Encyclopedia of Finance Part 26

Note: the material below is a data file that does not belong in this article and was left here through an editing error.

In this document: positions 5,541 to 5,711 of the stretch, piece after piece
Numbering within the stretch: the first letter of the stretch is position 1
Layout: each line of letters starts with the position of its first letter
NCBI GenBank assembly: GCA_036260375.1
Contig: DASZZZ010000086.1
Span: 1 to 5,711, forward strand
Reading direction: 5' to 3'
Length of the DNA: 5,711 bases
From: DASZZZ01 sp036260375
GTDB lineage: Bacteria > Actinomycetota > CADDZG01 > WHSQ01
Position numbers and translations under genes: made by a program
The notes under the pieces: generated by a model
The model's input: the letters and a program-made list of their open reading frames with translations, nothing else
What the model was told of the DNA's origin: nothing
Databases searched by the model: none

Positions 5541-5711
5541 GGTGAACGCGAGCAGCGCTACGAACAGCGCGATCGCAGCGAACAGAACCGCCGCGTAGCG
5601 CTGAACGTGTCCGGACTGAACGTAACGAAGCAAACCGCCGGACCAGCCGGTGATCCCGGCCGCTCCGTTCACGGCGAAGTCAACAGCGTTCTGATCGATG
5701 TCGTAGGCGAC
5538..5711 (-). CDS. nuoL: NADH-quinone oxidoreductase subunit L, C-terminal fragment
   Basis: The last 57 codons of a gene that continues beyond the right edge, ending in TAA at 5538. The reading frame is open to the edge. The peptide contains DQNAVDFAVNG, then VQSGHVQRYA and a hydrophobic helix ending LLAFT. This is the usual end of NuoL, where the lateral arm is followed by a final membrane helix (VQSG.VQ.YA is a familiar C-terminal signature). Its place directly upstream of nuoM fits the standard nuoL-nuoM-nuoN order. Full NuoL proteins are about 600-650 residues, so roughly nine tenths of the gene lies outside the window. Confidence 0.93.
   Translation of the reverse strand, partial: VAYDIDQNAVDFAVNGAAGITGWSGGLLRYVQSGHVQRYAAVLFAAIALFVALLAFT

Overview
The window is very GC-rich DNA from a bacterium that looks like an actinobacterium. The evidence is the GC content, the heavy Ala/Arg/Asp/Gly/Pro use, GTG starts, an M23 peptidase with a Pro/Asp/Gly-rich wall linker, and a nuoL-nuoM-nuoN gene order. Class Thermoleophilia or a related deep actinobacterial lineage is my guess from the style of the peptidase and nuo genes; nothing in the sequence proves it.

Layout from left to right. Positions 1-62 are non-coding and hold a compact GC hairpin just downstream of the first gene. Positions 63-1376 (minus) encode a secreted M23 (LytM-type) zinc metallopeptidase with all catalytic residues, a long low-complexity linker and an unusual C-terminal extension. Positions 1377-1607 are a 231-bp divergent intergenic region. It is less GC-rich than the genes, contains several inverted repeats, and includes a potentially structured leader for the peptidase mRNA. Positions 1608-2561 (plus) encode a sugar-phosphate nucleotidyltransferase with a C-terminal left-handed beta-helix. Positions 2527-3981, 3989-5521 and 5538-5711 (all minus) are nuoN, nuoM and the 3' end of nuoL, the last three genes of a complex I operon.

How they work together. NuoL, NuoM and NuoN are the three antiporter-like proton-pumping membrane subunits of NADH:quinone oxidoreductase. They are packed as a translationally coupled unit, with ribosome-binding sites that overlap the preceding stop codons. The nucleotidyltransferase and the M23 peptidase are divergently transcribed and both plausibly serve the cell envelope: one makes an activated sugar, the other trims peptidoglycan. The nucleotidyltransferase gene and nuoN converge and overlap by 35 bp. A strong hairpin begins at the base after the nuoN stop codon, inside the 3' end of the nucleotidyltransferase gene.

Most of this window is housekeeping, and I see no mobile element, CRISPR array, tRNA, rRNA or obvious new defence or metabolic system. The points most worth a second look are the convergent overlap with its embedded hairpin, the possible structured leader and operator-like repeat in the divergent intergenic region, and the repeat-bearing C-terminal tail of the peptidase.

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Chapter 49 MBS VALUATION AND PREPAYMENTS C.H. TED HONG, Beyond Bond Inc., USA WEN-CHING WANG, Robeco Investment Management, USA Abstract This paper not only provides a comparison of recent models in the valuation of mortgage-backed securities but also proposes an integrated model that addresses important issues of path-dependence, exogenous prepayment, transaction costs, mortgagors’ heterogeneity, and the housing devaluation effect. Recent research can be categorized into two frameworks: empirical and theoretical option pricing. Purely empirically derived models often consider estimation of the prepayment model and pricing of the mortgage-backed security as distinct problems, and thus preclude explanation and prediction for the price behavior of the security. Some earlier theoretical models regard mortgage-backed securities as default-free callable bonds, prohibiting the mortgagors from exercising the default (put) option, and therefore induce bias on the pricing of mortgagebacked securities. Other earlier models assume homogeneity of mortgagors and consequently fail to address important issues of premium burnout effect and the path-dependence problem. The model proposed is a two-factor model in which the housing price process is incorporated to account for the effect of mortgagor’s default and to capture the impact of housing devaluation. Default is correctly modeled in terms of its actual payoff through a guarantee to the investors of the security such that the discrepancy is eliminated by assuming mortgage securities as either default-free or unin- sured. Housing prices have been rising at unsustainable rates nation wide, especially along the coasts, suggesting a possible substantial weakening in house appreciation at some point in the future. The effect of housing devaluation is specifically modeled by considering the possibility that the mortgagor might be restrained from prepayment even if interest rates make it advantageous to refinance. Mortgagors’ heterogeneity and the separation of exogenous and endogenous prepayments are explicitly handled in the model. Heterogeneity is incorporated by introducing heterogeneous refinancing transaction costs. The inclusion of heterogeneous transaction costs not only captures premium burnout effect but also solves the path-dependence problem. Finally, the model separates exogenous prepayment from endogenous prepayment, and estimates their distinct magnitudes from observed prepayment data. This construction provides a better understanding for these two important components of prepayment behavior. The generalized method of moments is proposed and can be employed to produce appropriate parameter estimates. Keywords: MBS valuation; option pricing theory; exogenous and endogenous prepayments; housing devaluation effect; devaluation trap; transaction costs of refinancing and default; generalized method of moments; path dependency; premium burnout effect; heterogeneity 730 ENCYCLOPEDIA OF FINANCE 49.1. Introduction The main objective of this paper is to gain a better understanding of the valuation of mortgage-backed securities. Mortgage-backed securities have attracted unprecedented investor interest over the last decade, spurring tremendous growth in the market for this important financial instrument. There are over $7.7 trillion worth of residential mortgage loans outstanding, an amount far exceeding the size of the corporate debt market. Approximately $5.1 trillion worth of securitized mortgage-backed securities and CMOs are outstanding, and well over $1.8 trillion new mortgage-backed securities and whole loans pools are issued each year for the past three years.1 Mortgage-backed securities are extensively held by every class of institutional investor, including commercial banks, saving institutions, insurance companies, mutual funds, and pension plans. An in-depth study of the valuation of mortgagebacked securities is of interest to financial economists because mortgage-backed securities have unique characteristics that are distinct from other contingent claims, such as monthly amortization, negative convexity, premium burnout, and pathdependence. This paper examines recent developments in the area of valuing mortgage-backed securities and proposes a model that accommodates these factors affecting the price of mortgage-backed securities. The core issue in valuing mortgage-backed securities is the modeling of the prepayment behavior of mortgagors in the pool backing the security. Continuous-time option pricing methodology has been a popular method in the mortgagebacked securities valuation because of the obvious parallel between the call option and the right of a mortgagor to prepay. In order to model the mortgagors’ prepayment behavior more realistically, recent theoretical models have added modifications to the original stock option pricing theory framework. The first of these modifications broadly accounts for prepayment due to reasons exogenous to financial consideration, such as mov- ing and job changes. The second group of modification addresses transaction costs. The third considers heterogeneity among mortgagors, and the fourth group discusses the separation of exogenous prepayment and endogenous prepayment. The observation that homeowners clearly do not prepay as objectively as option pricing models imply has motivated many researchers to add prepayment functions that allow prepayments for reasons that are exogenous to purely financial considerations. Such research includes the work of Dunn and McConnell (1981a,b), and Brennan and Schwartz (1985), and most of the prepayment functions have been arbitrary. The main drawback of adding an arbitrary prepayment function is that it does not aid in the identification of the factors responsible for prepayment behavior. Identifying these factors would go a long way toward enhancing the explanatory power of the model. Applying the option pricing theory to the valuation of residential mortgage-backed securities, one can see a departure from the perfect market assumption when homeowners face transaction costs upon refinancing or defaulting. For this reason, Dunn and Spatt (1986) and Timmis (1985) add homogenous refinancing transaction costs in their models to adjust the prepayment speeds from those implied in the frictionless economic environment. Kau et al. (1993) also add the transaction cost of default in their modeling of the probability of default for residential mortgages. Addressing mortgagors’ heterogeneity is a more complex matter. Many earlier models assumed homogeneity among mortgagors to avoid complexity in the pricing process. However, the assumption of mortgagors’ homogeneity fails to address the issue of premium burnout which is an important empirical effect of homeowner heterogeneity. And this assumption also results in a pathdependent problem when numerically solving the optimal refinancing strategies backwards. The premium burnout effect is the tendency of prepayments from premium pools to slow down over time, with all else held constant. If a large number MBS VALUATION AND PREPAYMENTS of mortgagors have already prepaid, those remaining are likely to have a relatively low probability of prepaying. Conversely, the smaller the number of previous prepayments, the higher the probability of prepaying by the remaining mortgagors. The aforementioned path-dependent problem occurs because any mortgage pool contains a group of mortgagors who behave differently in their prepayment decisions: these mortgagors differ in their willingness or ability to prepay their loans under favorable circumstances. As a result, without knowing either the type of mortgagor or the entire path of interest rates from origination, backward optimization is not applicable because there is no way of knowing whether the earlier prepayment exercise is optimal. Johnston and Van Drunen (1988), and Davidson et al. (1988) improve on the homogenous transaction cost model by introducing heterogeneous transaction models. They assume that different homeowners face different levels of refinancing transaction costs. In addition to the ability to capture the premium burnout, the inclusion of heterogeneous transaction costs also solves the path-dependent problem encountered when pooling individual mortgagors, who behave differently in their prepayment decisions. Another common problem in existing models is the lack of differentiation between exogenous prepayment and endogenous prepayment. This lack of distinction between the two thereby precludes explanation of the interrelation between these important behavioral components. Endogenous prepayment refers to any prepayment decision that occurs in response to changes in underlying economic processes, such as the interest rate. Stanton (1990) incorporates an endogenous decision parameter that enables separate estimations of endogenous prepayment and prepayment for exogenous reasons. As a result, the explanatory power of the model is improved. In addition to the inclusion of the previously discussed modifications, our model introduces two adjustments. One is the treatment of mortgagors’ right to default in the content of mortgage-backed securities valu- 731 ation. And the other is the impact of the housing prices on prepayment behavior. Although default has been modeled as a put option in the models of residential mortgages or commercial mortgage-backed securities, many earlier models have not incorporated it in the valuation of residential mortgage-backed securities. This is because government agency guarantees lead to the perception that securities are defaultfree. Default should be taken into consideration because there is a payoff difference between a guaranteed mortgage-backed security and a default-free security. The payoff from a guarantee in the event of default is the par amount rather than the market value of the security, thus producing an asymmetric return for investors. In modeling default, we expand previous default-free models into a default-risky model in which the housing price process is included as a second-state variable. Default is explicitly modeled in terms of its actual payoff through a guarantee to the investors of the residential mortgage-backed security. This is in contrast to models for individual mortgages or commercial mortgages in which mortgages are neither insured nor guaranteed. Consequently, the payoff in the event of default in these cases is the value of the house. By correctly modeling the effect of default, our model reduces the discrepancy from assuming mortgage-backed securities as either default-free or uninsured. The housing price process is incorporated in the model not only to account for the effect of default on security price, but also to determine its impact on the prepayment behavior of mortgagors. The effect of housing prices on prepayment is specifically modeled by considering the possibility that the mortgagor might be restrained from prepaying even if interest rates make it advantageous to refinance. This is because housing prices have fallen to the extent that the mortgagor is no longer qualified for refinancing. The model we propose not only captures the fundamental characteristics of the mortgagors’ prepayment behavior but it also combines parametric heterogeneity and variability of the decision 732 ENCYCLOPEDIA OF FINANCE parameter to the extent that our model can come closer than previous models in describing empirical prepayment behaviors. 49.2. The Model The central issue in valuing mortgage-backed securities is the treatment of prepayment uncertainty. The valuation model of mortgage-backed securities proposed here is based on the continuous-time option pricing methodology. This methodology treats the right of a mortgagor to prepay as a call option and the right to default as a put option. Modifications to the assumption of perfect capital markets and the principle that borrowers act to minimize the market cost of their mortgages are required to portray mortgagors’ actual prepayment behavior in a more realistic manner. According to Dunn and McConnell (1981) and Brennan and Schwartz (1985), we allow mortgagors to prepay for reasons exogenous to purely financial considerations. In contrast to their models that assume arbitrary exogenous prepayment functions, our model utilizes the proportional hazard function and can be estimated from observable prepayment data. To account for the fact that homeowners face transaction costs when they prepay or default on their mortgages, we follow Johnston and Van Drunen (1988). Consequently, we add heterogeneous refinancing transaction costs in our models to adjust the prepayment speeds from those implied in the frictionless economic environment. Following Kau et al. (1993), we also add the transaction cost of default in modeling the effect of default. Default has been modeled as a put option in the valuation of residential mortgages or commercial mortgage-backed securities. However, many models have not incorporated default in the valuation of residential mortgage-backed securities because government agency guarantees lead to the perception that securities are default-free. Moreover, there is a significant difference between the payoff of a guaranteed mortgage-backed security and that of a default-free security. The payoff from insurance in the event of default is the par amount rather than the market value of the security, producing an asymmetric return for investors. Kau and associates (1992) develop a two-factor model for both prepayment and default only in the context of evaluating individual mortgages, where mortgages are considered as uninsured. As discussed in the Chapter 49, the payoff from uninsured mortgages is the value of the house when the mortgage is defaulted. In our model, the payoff to the investor from default is explicitly modeled as insured mortgages. This eliminates the potential bias in the pricing of mortgage-backed securities. A significant relationship between observed prepayment and housing prices data pointed out by Richard (1991) leads us a final adjustment of the two-factor model. The housing price process is brought in not only to account for the effect of default on security price, but also to determine its restraining effect on mortgagors’ refinancing decisions. Figure 49.1 outlines these differences between one-and two-factor models and the innovations presented in this study. In the one-factor model, the prepayment decision responds to the level of interest rates. The two-factor model adds two additional termination outcomes that follow from the level of housing prices. At very low housing prices, the mortgagors may default regardless of the interest rate in order to cut their losses. Finally, the mortgagor might be restrained from prepaying even if interest rates make it advantageous to refinance. This occurs when the housing prices fall to the extent that the new loan cannot cover the costs of refinancing. In addition to capturing these fundamental characteristics of the mortgagor’s termination behavior, this model aggregates the underlying pool of mortgages according to the heterogeneity of transaction costs. And it is the specification of heterogeneous transaction costs that also solves the path-dependent problem displayed by pooled mortgages. The following first section pertains to the modeling of termination decisions affected by exogenous MBS VALUATION AND PREPAYMENTS One-factor model r > r* No prepayment r ≤r * Prepayment 733 H(t ) > Hdn No prepayment from low interest rates H(t ) ≤ Hdn Default H(t ) ≥ H * Prepayment from low interest-rate H * > (Ht ) > Hdn Restrained from prepayment H(t ) ≤ Hdn Default r >r * Two-factor model r ≤r * r* H* Hdn Figure 49.1. adjustments introduced by our model critical value for interest rate motivated prepayment housing price upper limit restraining mortgagor from refinancing housing price upper limit of default Model trees and endogenous factors, housing prices, and transaction costs. The later section introduces our model, which is a two-factor pricing framework that provides exact security prices given underlying interest rate and housing prices processes, and precludes arbitrage opportunities. 49.2.1. Modeling Issues p(t) ¼ p, t  0 and p > 0: Pr(Exogeneous prepayment in(t, t þ dt)j No prepayment prior to t) dt!0 : dt (49:1) There are numerous parametric methods used in the analysis of duration data and in the modeling of aging or failure processes. We use the exponential distribution in the model for its simplicity. The (49:2) The probability that an individual has not prepaid for exogenous reasons until time t is given by the survival function S(t), S(t) ¼ ep(t) ¼ ept , t  0 49.2.1.1. Exogenous Prepayment In practice, exogenous reasons for termination include factors such as relocation, death, divorce, or natural disasters. Exogenous prepayments are also known as turnover prepayments. A hazard function is used to model exogenous prepayment as follows: p(t) ¼ limþ distribution is characterized by the constant hazard function (49:3) 49.2.1.2. Endogenous Termination A mortgage is terminated when mortgagors either prepay or default on their mortgages. Any termination which affects the cash flows passed through to the investors will have an impact on the price of the mortgage-backed securities. Throughout the model, endogenous termination is defined as any rational termination decision that occurs in response to underlying economic processes rather than personal considerations. We assume that mortgagors maximize their current wealth, or equivalently, minimize their liabilities. Mortgagors’ liabilities can be thought of as 734 ENCYCLOPEDIA OF FINANCE composed of three parts. The first part consists of owing the scheduled streams of cash flows associated with the mortgage. The second part constitutes their option to prepay at any time, which is equivalent to possessing a call option. And the third part consists of mortgagor’s option to default, which functions as a put option. Option pricing theory is, therefore, an appropriate method for determining the value of mortgagors’ mortgage liability. A model of mortgage pricing should incorporate both refinancing transaction costs and default transaction costs in order to more accurately portray the decision-making processes of mortgagors. Although including transaction costs causes the resulting termination strategy to deviate from the perfect market assumption, the strategy still remains rational. In order to derive the magnitude of endogenously determined termination, we follow Stanton (1990) and introduce r, which measures the frequency of mortgagors’ termination decisions. The time between successive decision points is described as an exponential distribution. If we let Ti be one such decision point, and Tiþ1 the next, then Pr(Tiþ1  Ti > t) ¼ ert (49:4) If mortgagors are continually re-evaluating their decisions, then the parameter r takes on a value of infinity. If mortgagors never make endogenous termination decisions and only terminate for exogenous reasons, then r takes on a value of zero. If r takes on a value between these limits, then this signifies that decisions are made at discrete times, separated on average by 1=r. Given this specification, the magnitude of endogenized termination can be estimated and studied. The contribution of this device is to separate the magnitude of endogenized termination from that of exogenous termination. It also serves to help understand the actual termination behavior of mortgagors. Without this specification, it would be difficult to know the proportion of termination from endogenous optimization decisions and the proportion due to exogenous factors. Utilizing the definitions from Sections 49.2.1.1 and 49.2.1.2, we notice that the optimal exercise strategy immediately leads to a statistical representation of the time to terminate for a single mortgagor. If termination is due exclusively to exogenous factors, then the termination rate is p and the survival function is defined as in Equation (49.4). When termination occurs for endogenous reasons, the probability that the mortgagor terminates in a small time interval, dt, is the probability that the mortgagor neither prepays for exogenous reasons nor makes a rational exercise decision during this period. This survival function can be approximated by  S(t) ¼ epdt  erdt ¼ e(pþr)dt epdt if endogenous termination : if no endogenous termination (49:5) 49.2.1.3. Transaction Costs and Aggregation of Heterogeneous Mortgages The cash flows that accrue to the investor of a mortgage-backed security are not determined by the termination behavior of a single mortgagor, but by that of many mortgagors within a pool. To cope with the path-dependent problem caused by the heterogeneity within a pool of mortgages, we assume that the different refinancing transaction costs each mortgagor faces is the only source of heterogeneity. Although the costs of initiating a loan vary among different types of mortgages, some of the most common costs borrowers face include credit report, appraisal, survey charges, title and recording fees, proration of taxes or assessments, hazard insurance, and discount points. The transaction costs of individual mortgagors are drawn from a univariate discrete distribution, which allows for underlying heterogeneity in the valuation of the mortgage-backed security. A better way to choose the underlying distribution that represents this heterogeneity would be to look at summary statistics of transaction costs actually incurred by mortgagors when they refinanced. A discrete rectangular distribution is chosen for MBS VALUATION AND PREPAYMENTS its simplicity and the task of determining which distribution improves the fit is left for future research. The value of the security is equal to the expected value of the pool of mortgages weighted by the proportions of different refinancing transaction cost categories. Suppose that each Xi (the refinancing transaction costs faced by mortgagor i) is drawn from a discrete rectangular, or uniform distribution Pr (x ¼ a þ ih) ¼ M 1 , i ¼ 1, . . . , M (49:6) Various standard forms are in use. For this application, we set a ¼ 0, h ¼ RM 1 , so that the values taken by x are RM 1 , 2RM 1 , . . . , R. The upper bound R of the transaction cost is set at 10 percent. The distribution for the transaction costs is then defined as:   0:1 Pr x ¼ i (49:7) ¼ M 1 , i ¼ 1, . . . , M M In principle, given any initial distribution of transaction costs, it is possible to value a mortgage-backed security backed by a heterogeneous pool of mortgages in a manner similar to the valuation of a single mortgage. If the value of individual mortgages is known, then the value of the pool is the sum of these individual values. When the value of individual mortgages is not known, but a distribution of transaction costs is generated that accounts for heterogeneity, the expected value of a pool of mortgages is the sum of the transaction cost groups times the probability of their occurrence in the pool. Recall from Section 49.1.2 that for a given transaction cost Xi and state of the world, if any mortgagor finds it optimal to terminate, the hazard rate is the sum of the exogenous prepayment rate, p, and the endogenized termination rate, r. If it is not optimal to terminate, the hazard rate falls back to the background exogenous prepayment rate p. Models that neither permit the estimation of r nor consider exogenous factors in the prepay- 735 ment decision imply that r ¼ 1 and p ¼ 0, and the single-transaction cost level predicts that all mortgages will prepay simultaneously. Adding heterogeneous transaction costs addresses the problem of path dependence, however, keeping the same parameter values still does not permit hesitation in the prepayment decision. Although prepayment rates fluctuate, in reality, they do tend to move fairly smoothly. The effect of setting r to a value other than 1 is to permit a delay even when it is optimal to prepay. And prepayment need not occur at all if interest rates or housing prices change such that it is no longer optimal. The actual value of r determines how fast this drop occurs. Thus, combining parametric heterogeneity and variability of the parameter r would allow the model to come closer than previous rational models to describe empirical prepayment behavior. 49.2.2. A Model for Pricing Mortgage-Backed Securities 49.2.2.1. Termination Decision of a Single Mortgagor The following is a model of rational prepayment behavior of mortgages that extends the rational prepayment models of Stanton (1990) and Kau and associates (1993). Mortgagors may terminate their mortgages for endogenous financial reasons that include interest rates and housing prices, or for exogenous reasons. They also face transaction costs, which are used to differentiate mortgagors and solve the path-dependent problem. Mortgagors choose the strategy that minimizes the market value of the mortgage liability. The following assumptions are employed: 1. Trading takes place continuously and there are no taxes or informational asymmetries. 2. The term structure is fully specified by the instantaneous riskless rate r(t). Its dynamics are given by. pffiffi (49:8) dr ¼ k( mr  r)dt þ sr rdzr 736 ENCYCLOPEDIA OF FINANCE 3. The process to capture the housing price is assumed to follow a Constant Elasticity of Variance (CEV) diffusion process dH ¼ mH Hdt þ sH H g=2 dzH , (49:9) where mH , sH > 0, 0 < g < 2, and {zH (t), t  0} is a standard Wiener Process, which may be correlated with the process {zr (t), t  0}. When g ¼ 2, the process is lognormal. The underlying state variables in the model are the interest rate r(t) and the housing price H(t). By applying the arbitrage argument, the value of the ith mortgage liability V i (r,H, t) satisfies the following partial differential equation: pffiffi 1 2 i i sr rVrr þ rsr sH rH g=2 VrH 2 1 i þ s2H H g VHH þ [k(mr  r)  lr]Vri 2 þ rHVHi þ Vti  rV i ¼ 0, (49:10) where lr represents factor risk premium. The value of the mortgage liability is also required to satisfy the following boundary conditions: 1. At maturity T, the value of a monthly amortization bond is equal to the monthly payment: V i (r, H, T) ¼ MP 2. As r approaches infinity, the payoff of the underlying mortgage bond approaches zero: lim V i (r, H, t) ¼ 0 r!1 Figure 49.2 summarizes the remaining conditions, which establish the boundaries of the various circumstances affecting the termination decision. 3. At any time t, the mortgage value satisfies the following conditions: Let V i (r, H, tþ ) ¼ V i (r, H, t þ 1) þ MP, then 8 i V (r, H, tþ ) > > > > < V i (r,H, t) ¼ U(t) > > > > : U(t) if Vi if U if H(t) > Hdn and U(t)(1 þ Xi ) > (r , H, tþ ) if continued H(t) > Hdn and V i (r,H,tþ )  (t ) (1 + Xi ) if refinanced H(t)  Hdn if defaulted where U(t) is the principal remaining at time t. Hdn is the boundary of default, defined as the housing price times the cost of default, or Hdn ¼ (V i r, H, tþ )=(1 þ d):Xi is the prepayment transaction costs for individual i and d is the transaction cost of default for all individuals. This boundary condition defines the default and refinancing regions in Figure 49.2. When housing prices fall so low that they are exceeded by the default cost-adjusted mortgage value, the mortgagor will exercise their put option by defaulting. The refinancing region describes a situation in which H(t) : Continuance region H * < H( t ) : Termination region Hdn < H(t) < Hup (refinacing region) r * : v(r *,H,t) = u/(t)(1+xi) (contiuance region) H* H * : u(t)(1+xi)-LTV *H(t)=V(r,H,t)-u(t) Hdn < H < H * Hdn: Hdn = V(r,H,t)/(1+d) (devaluation trap) Hdn H(t) < Hdn (default region) r* V(r,h,t) > u(t)(1+xi) Figure 49.2. Diagram of boundary conditions r(t) V(r,H,t) < u(t)(1+xi) MBS VALUATION AND PREPAYMENTS the interest rate falls to the point where the mortgage value is greater than the refinancing cost-adjusted unpaid principal. In this case, the mortgagor exercises the call option by refinancing their loan. The value of the mortgage liability takes on the value of unpaid principal U(t) unadjusted by transaction costs (1 þ Xi ), because the refinancing costs are collected by the third party who services the mortgage. 4. To improve on the previous model, we have included the effect of housing prices on the termination decision Working back one month at a time, we can value the ith mortgage liability V i (r, H, t) by solving Equation (49.10), given boundary condition 1 through 4. Given p and r, we can also calculate the probability that the mortgage is terminated in month t. Denote Pe the probability of termination if only exogenous prepayment occurs. Denote Pr the probability of termination if it is endogenous conditions that lead to a decision to terminate in month t. According to the survival function Equation (49.5), these termination probabilities are given by Pr ¼ 1  e(pþr)=12 if endogenous termination V i (r, H, t) ¼ V i (r, H, tþ )ifH  > H(t) > Hdn and V i (r, H, tþ )  U(t) (1 þ Xi) if restrained, where LTV is the loan-to-value ratio and H  is determined at U(t) þ (1 þ Xi)  LTV  H(t) ¼ V i (r, H, t)  U(t): 737 (49:11) This condition encompasses the devaluation trap. The devaluation trap occurs when housing prices fall between H  and Hdn, where the costs of refinancing exceed its benefits. The mortgagor will be unable to refinance their loan, even though interest rates are advantageous, because they will have to pay the difference out of their pocket. And since the housing price remains above the default threshold, the mortgagor continues the mortgage. The present value of costs is determined by the left-hand side of Equation (49.11), that is the difference between the unpaid principal plus refinancing transaction cost and the new loan amount, which is the housing price times the loan-to-value ratio. The benefit of refinancing is given by the right-hand side of Equation (49.11), i.e. the mortgage value minus the unpaid principal. The role of the loan-tovalue ratio is important in determining the size of the devaluation trap. The higher loan-to-value ratios result in decreases in the range of the devaluation trap. Pe ¼ 1  ep=12 if no endogenous termination We can now calculate the expected value of a single mortgage liability. That is 8 (1  Pr )V i (r, H, tþ ) þ Pr U(t) > > < (if endogenous termination) V i (r, H, t) ¼ > (1  Pe )i (r, H, tþ ) þ Pe U(t) > : (if no endogenous termination) 49.2.2.2. Valuation of a Pool of Mortgages To determine the value of the mortgage-backed security at any time t, as mentioned above, we can simply take the expected value of pooled mortgage liabilities V (r, H, t) ¼ M X V i (r, H, t)  P(Xi ¼ x) i¼1 (49:12) x 2 (0, 0:1] 49.3. Estimation A model for valuing mortgage-backed securities was described that permits the determination of the security’s price for given parameter values describing exogenous and endogenous factors that contribute to the termination decision. The next logical step would be to estimate these parameter values from prepayment data. In this sector, the generalized method-of-moment technique is 738 ENCYCLOPEDIA OF FINANCE proposed for the estimation, where the termination probability at any given time t is required for equating the population and sample moments. In order to accomplish this, we must determine the model in terms of the probability rather than in terms of the dollar value of the security. 49.3.1. Determination of the Expected Termination Probability produces a change in drift in the underlying diffusions. Consequently, one must substitute the risk-adjusted processes for the actual stochastic processes in Equations (49.8) and (49.9), which in this case are dr ¼ (kmr  (k þ l)r)dt þ sr dz̃r (49:14) and dH ¼ rHdt þ sH dz̃H : (49:15) In addition to equating the population and sample moments when the generalized method-of-moment technique is employed for the estimation, the calculation of termination probability is useful because it can also be utilized to determine the expected cash flows for any other mortgage-related securities, such as collateralized mortgage obligations. We first restate the procedure for determining the price in order to provide a comparison to the procedure for determing termination probability. When the housing price process is transformed to its risk-adjusted form, the actual required rate of return on the house mH drops out of the equation. Therefore mH does not influence the mortgage and default option values. We know that the mortgage value V i (r, H, t) satisfies the partial differential equation specified in Equation (49.10). And thus, with the appropriate terminal and boundary conditions, the value of the mortgage is determined by solving this partial differential equation (PDE) backwards in time. 49.3.1.1. Procedure for Determining the Security Price In this model, the uncertain economic environment a homeowner faces is described by two variables: the interest rate and the housing price. The term structure of the interest rate is assumed to be generated from the stochastic process described in Equation (49.8) and the process of the housing prices is represented in Equation (49.9). Assuming perfect capital markets, the present value V i (r, H, t) of the mortgage contract at time t is of the form 3 2 T Ð 6  r(t)dt  i 7 (49:13) V i (r, H, t) ¼ Ẽt 4e t V (T)5, 49.3.1.2. Deriving the Expected Termination Probability of Mortgage i In order to implement the parameter estimation, we are now concerned with the actual occurrence of termination instead of the dollar value of the mortgage. We begin the derivation of termination probability with the following definition: i where V (T) is the terminal value of the mortgage liability at expiration date T. This equation states that the value of the mortgage is equivalent to the discounted-expected-terminal payoff under the riskneutral measure. By Girsanov’s theorem, under certain circumstances, the change in measure merely Pi (r, H, t) ¼ Pr( (r(t), H(t),t) 2 termination region of mortgage i, for some t > t, given(r(t), H(t), t) ¼ (r, H, t)) (16) where (r, H, t) are the interest rate and housing price at current time t, while Pi (r, H, t) is the probability that termination ever occurs beyond the current situation. The general theory of stochastic processes allows that such a probability satisfies the Kolmogorov backward equation pffiffi 1 2 i 1 sr rPrr þ rsr sH rH g=2 PirH þ s2H H g PiHH 2 2 i i i þ k(mr  r)Pr þ mH PH þ Pt ¼ 0 (17)